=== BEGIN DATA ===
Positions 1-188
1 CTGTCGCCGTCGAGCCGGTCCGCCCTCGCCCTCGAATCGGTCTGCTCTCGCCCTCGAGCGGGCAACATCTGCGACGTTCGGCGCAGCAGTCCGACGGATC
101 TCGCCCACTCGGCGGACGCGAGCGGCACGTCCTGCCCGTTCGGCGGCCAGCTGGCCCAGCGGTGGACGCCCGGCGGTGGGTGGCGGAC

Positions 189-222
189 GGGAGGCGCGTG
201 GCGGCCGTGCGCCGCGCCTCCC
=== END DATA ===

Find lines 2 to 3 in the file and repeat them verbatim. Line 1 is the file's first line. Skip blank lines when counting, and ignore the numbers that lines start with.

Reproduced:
1 CTGTCGCCGTCGAGCCGGTCCGCCCTCGCCCTCGAATCGGTCTGCTCTCGCCCTCGAGCGGGCAACATCTGCGACGTTCGGCGCAGCAGTCCGACGGATC
101 TCGCCCACTCGGCGGACGCGAGCGGCACGTCCTGCCCGTTCGGCGGCCAGCTGGCCCAGCGGTGGACGCCCGGCGGTGGGTGGCGGAC